David Langston, who was shot at Amberwood Place apartments on Thanksgiving Day 2017, took the witness stand Friday on the first day of the attempted murder trial against Gurth Bryan.
Bryan, of Kokomo, was arrested on a Level 1 felony charge of attempted murder and a Level 3 felony charge of aggravated battery in the shooting incident.
On Friday, Langston, told the jury that he was living at Amberwood Place at the time of the incident with Bryan’s ex-girlfriend Celia Jackson — who was five months pregnant with Langston’s child at the time.
Bryan and Jackson also have a child together, but Langston said the toddler wasn’t present at the time of the incident.
During his testimony, Langston told the court that Jackson and he were planning on visiting family in Chicago that Thanksgiving Day, and they were preparing to leave when Bryan called Jackson’s cell phone.
Langston answered her phone, he testified, and he said that Bryan was looking for his child, who was visiting relatives. Langston said he then hung up the phone and began taking luggage to Jackson’s Chevy Impala that was in a nearby parking lot.
As Langston was near the car, he told the court he saw Bryan pull into the exit drive of the apartment complex and speed toward him. Bryan got out of his vehicle, Langston said, and there was a confrontation in the parking lot between the two men.
Langston told Jackson to get into her vehicle, he testified, and Bryan allegedly pulled a firearm from his clothes. Langston said upon seeing that, he went to the passenger side of Jackson’s vehicle and got into the seat, telling Jackson to “pull off.”
Bryan then opened the driver’s side door, pushed Jackson forward toward the steering wheel and shot Langston two times in the back and once in the left shoulder, he told the court.
After the shooting incident, Bryan left the scene, and Langston said Jackson went to an area hospital.
Langston eventually spent a week in an Indianapolis hospital for treatment for his injuries, and he testified on Friday that he still has two bullets stuck inside his body and lacks full mobility in his left arm.
And when asked if he had any uncertainty that Bryan was the one who shot him, Langston simply answered, “No.”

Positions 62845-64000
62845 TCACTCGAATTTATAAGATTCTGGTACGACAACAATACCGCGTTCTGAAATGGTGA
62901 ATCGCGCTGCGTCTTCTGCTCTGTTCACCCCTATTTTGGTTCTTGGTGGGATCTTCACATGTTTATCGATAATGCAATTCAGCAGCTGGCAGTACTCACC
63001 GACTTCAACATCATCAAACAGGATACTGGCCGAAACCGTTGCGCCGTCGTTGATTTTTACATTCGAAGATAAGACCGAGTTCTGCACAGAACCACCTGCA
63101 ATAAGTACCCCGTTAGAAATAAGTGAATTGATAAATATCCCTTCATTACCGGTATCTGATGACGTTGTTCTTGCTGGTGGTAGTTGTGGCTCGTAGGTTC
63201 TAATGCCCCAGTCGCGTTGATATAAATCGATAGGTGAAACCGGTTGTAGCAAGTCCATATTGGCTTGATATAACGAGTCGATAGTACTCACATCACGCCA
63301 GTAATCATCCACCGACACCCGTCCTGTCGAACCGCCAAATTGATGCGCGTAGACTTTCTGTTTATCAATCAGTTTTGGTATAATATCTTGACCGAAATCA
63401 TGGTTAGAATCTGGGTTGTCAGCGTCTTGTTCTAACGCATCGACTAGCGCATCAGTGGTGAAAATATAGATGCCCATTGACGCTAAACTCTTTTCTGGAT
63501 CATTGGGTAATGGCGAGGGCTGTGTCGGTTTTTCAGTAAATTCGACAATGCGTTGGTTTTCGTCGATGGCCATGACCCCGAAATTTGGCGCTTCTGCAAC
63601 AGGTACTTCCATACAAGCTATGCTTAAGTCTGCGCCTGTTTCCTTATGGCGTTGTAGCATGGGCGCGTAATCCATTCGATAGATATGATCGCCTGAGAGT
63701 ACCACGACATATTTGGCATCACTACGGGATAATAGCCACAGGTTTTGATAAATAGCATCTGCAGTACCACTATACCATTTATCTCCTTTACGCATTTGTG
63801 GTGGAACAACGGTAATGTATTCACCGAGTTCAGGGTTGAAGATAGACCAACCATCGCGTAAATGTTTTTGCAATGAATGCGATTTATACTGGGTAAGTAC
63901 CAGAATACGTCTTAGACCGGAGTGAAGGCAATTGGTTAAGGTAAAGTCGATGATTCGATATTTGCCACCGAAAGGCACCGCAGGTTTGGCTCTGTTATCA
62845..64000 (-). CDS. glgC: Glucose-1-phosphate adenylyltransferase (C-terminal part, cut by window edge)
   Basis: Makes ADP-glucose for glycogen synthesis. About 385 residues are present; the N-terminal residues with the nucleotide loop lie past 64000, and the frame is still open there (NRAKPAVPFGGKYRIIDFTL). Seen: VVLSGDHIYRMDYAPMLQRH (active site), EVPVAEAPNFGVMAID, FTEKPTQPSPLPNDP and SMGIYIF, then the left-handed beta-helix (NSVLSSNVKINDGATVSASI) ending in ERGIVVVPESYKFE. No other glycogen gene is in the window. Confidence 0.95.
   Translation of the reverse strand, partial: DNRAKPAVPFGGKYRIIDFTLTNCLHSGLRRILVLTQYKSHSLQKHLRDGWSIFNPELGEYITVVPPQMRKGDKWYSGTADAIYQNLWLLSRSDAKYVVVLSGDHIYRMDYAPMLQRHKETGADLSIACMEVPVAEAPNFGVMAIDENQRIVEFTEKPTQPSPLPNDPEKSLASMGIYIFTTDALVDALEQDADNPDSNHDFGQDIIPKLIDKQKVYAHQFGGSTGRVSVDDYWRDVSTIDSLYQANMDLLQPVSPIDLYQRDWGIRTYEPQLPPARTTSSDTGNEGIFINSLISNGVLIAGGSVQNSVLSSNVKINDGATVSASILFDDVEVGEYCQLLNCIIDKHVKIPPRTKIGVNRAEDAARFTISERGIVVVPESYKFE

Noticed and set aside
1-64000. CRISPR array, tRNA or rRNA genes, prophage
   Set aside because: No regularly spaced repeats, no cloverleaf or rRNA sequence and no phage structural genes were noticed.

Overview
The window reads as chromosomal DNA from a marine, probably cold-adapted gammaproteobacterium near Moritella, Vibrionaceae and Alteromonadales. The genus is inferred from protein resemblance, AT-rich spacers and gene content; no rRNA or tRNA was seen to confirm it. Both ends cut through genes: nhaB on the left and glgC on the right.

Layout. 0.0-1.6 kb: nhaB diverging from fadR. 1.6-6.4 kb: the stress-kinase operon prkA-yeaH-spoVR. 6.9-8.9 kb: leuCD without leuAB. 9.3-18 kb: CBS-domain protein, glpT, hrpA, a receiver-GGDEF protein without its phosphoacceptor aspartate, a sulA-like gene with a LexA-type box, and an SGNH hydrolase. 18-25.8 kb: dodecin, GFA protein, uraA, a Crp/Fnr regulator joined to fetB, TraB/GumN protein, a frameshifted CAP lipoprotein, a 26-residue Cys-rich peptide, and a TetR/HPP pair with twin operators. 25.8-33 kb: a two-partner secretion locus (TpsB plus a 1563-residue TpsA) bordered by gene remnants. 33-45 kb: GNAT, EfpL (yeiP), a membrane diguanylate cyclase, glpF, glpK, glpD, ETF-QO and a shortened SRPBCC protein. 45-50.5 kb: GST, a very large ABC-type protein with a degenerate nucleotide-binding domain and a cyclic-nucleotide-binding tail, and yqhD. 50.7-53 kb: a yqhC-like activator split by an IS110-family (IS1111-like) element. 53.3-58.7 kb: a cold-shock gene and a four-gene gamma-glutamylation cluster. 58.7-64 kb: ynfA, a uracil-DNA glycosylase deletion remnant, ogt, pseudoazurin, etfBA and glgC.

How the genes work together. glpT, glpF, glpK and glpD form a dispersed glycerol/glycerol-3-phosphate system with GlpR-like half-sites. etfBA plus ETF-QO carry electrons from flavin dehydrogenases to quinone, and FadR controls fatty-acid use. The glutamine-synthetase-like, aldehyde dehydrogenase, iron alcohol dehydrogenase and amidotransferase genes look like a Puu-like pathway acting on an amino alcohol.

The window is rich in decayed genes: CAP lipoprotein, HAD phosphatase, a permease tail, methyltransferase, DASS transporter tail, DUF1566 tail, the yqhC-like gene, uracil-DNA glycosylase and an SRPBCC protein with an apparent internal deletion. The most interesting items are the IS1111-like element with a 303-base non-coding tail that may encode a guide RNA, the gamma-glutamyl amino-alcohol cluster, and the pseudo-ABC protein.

According to police reports, no one but those directly involved in the incident saw what happened, but there were several who said they witnessed the aftermath of the event.
One of those individuals was Amberwood Place resident Brady Beck, who said he lived across the road from Jackson and Langston but did not personally know them.
Beck testified on Friday that he was inside his apartment that Thanksgiving Day and heard the gunshots. Describing the three to five gunshots as a “loud knocking” sound, Beck said he went on the balcony to see if he could see if anyone was outside.
It was then that Beck saw who police later identified as Langston flailing his arms near the Impala and was shouting that he had been shot.
Beck then went back into his apartment, locked the doors and called the police, he testified.
Several law enforcement officers were also called to testify on Friday, including Kokomo Police Department officer Chad Rodgers, who said he was called to St. Vincent Kokomo to process Jackson’s Impala that was located in the hospital’s parking lot.
The passenger side window of her vehicle was busted out when Rodgers arrived at the scene, and he also testified that police located an orange and blue coat with blood stains on it, as well as two spent shell casings.
Police also located a bullet fragment that had apparently been attached to Langston as hospital staff rolled him over in the hospital bed, Rodgers said.
Other testimony came from KPD Sgt. Roy Smith, who said he processed the scene at Amberwood Place and located a .40 caliber bullet on the ground and blood droppings near to where Jackson’s vehicle was parked.
If convicted of attempted murder, Bryan could face anywhere from 20-40 years in the Indiana Department of Correction, with the advisory sentence being 30 years.